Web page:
Earlier this year, security services in Diyala arrested Fadhel al-Marsoumi, the leader of the new Mahdi movement known as “al-Rabbani Imam,” (God’s Imam), who claims to have “divine knowledge.” He divisively calls upon his followers not to obey any of the other Shiite clergymen.
Before his arrest, Marsoumi joined a list of many clerics running for provincial election that became known as the ‘preacher’s list’. Though he didn’t gain a seat on the Provincial Council, he was able to win 5000 votes most of which were his young followers. This number of followers created cause for concern amongst the security services.
Ridha Fayyad, a prominent Shiite cleric who is responsible for al-Sadr Martyr office in Diyala told Niqash:
“Friday preachers often attempt to promote a certain personal political agenda as though they have the divine right to do so.”
Om Salem, a local primary school teacher told Niquash how her 19 year old son Salem has recently gone to Mosque more frequently and his behaviour and opinions are starting to clearly change
“We are an intellectual family and we believe in the freedom of thinking, so we are very shocked how recently Salem’s is talking in a more ideologically extremist way”
In a clear reference to these fears, Diyala’s Provincial Council has banned the use of slogans and speeches that incite any kind of hatred during Ramadan. The Provincial Council emphasized that the role of clerics over this holy month should be to:
“spread and enhance a national discourse, renouncing violence, extremism and rifts among sects and ethnic groups that co-exist in the city.”
Maj. Ghalib Karkhi, a spokesman for Diyala’s Police Command, in a statement to Niqash said:
“some clerics and preachers have had a major role over the past three years in taking advantage of sectarian hatreds, mobilizing jihadists and supporting militant extremist groups by their Fridays and religious speeches and fatwas. Some of them have made mosques as their strongholds and as meeting places for extremist groups and detention areas. Others have used mosques to executed hundreds of innocent people."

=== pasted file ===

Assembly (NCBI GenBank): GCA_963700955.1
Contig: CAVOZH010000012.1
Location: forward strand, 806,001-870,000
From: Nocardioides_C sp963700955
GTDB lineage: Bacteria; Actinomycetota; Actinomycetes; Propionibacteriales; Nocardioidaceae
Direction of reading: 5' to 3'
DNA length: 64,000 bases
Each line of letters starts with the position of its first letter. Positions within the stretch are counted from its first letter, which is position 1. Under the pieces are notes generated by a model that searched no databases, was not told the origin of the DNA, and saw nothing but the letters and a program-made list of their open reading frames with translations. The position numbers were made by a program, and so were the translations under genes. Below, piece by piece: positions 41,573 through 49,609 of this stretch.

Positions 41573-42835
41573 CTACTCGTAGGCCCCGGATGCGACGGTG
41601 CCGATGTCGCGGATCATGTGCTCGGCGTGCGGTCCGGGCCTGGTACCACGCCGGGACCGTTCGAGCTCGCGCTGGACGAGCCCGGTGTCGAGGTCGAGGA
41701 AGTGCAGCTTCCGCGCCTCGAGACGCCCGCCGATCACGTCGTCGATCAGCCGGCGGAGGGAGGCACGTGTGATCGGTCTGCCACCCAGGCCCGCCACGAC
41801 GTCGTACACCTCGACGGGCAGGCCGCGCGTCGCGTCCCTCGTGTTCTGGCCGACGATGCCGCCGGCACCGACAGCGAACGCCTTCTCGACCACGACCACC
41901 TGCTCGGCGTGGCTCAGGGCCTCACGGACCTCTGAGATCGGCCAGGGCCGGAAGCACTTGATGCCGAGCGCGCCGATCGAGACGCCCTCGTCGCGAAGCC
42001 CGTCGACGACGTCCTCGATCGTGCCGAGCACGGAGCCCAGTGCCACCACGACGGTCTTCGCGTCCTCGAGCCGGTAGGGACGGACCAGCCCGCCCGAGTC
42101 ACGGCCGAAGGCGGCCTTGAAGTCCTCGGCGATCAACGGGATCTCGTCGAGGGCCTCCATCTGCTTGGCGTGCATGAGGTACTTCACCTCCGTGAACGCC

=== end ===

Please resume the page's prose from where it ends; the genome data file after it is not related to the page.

A source close to the Security Services spoke about the controversial arrest and death of Sheikh Bashir al-Jourani of Ibn Hanbal Mosque in the Al-Tahreer area in January 2008. This was met by a Sunni backlash accusing the Shiite Islamic Supreme Council of Iraq (ISCI) of killing the Sheikh.
But the source insisted that sensitivities between Sunnis and Shiites will not stop the security agencies from prosecuting Imams accused of inciting armed attacks on security and government institutions, regardless of their sectarian affiliation.
Brigadier Manaf al-Ubaidi, responsible for the Information Division of Diyala’s Operations Command told Niqash that:
“groups motivated by those such as Marsoumi are becoming a greater threat to the security of Diyala, taking advantage of the male and female adolescents, especially those suffering from bad economic conditions, recruiting them in armed groups or using them as suicide bombers.”
Ibrahim Pajelan the chairman of the Diyala Local Council is reported by Xinhua news agency as saying that there are up to 80,000 unemployed graduates in the province and this economic depression has a very negative effect on the local community and security for the province.
Diyala is estimated to have a population of around 1.4 million people. The Province has traditionally relied on an agricultural economic base of which 60% has been destroyed in the war over the last 3 years.
Brigadier Ubaidi pointed out that this phenomena of economic depression encouraging religious extremism is not limited to Diyala Province. Kirkuk Province, north of Diyala uncovered a suicide bombing cell called the "Birds of Paradise", linked to al-Qaeda, which was recruiting children under fourteen years of age to carry out suicide operations.
So, what situation does Diyala find itself in when this sacred holy month of Ramadan means the security services are to be on highest alert?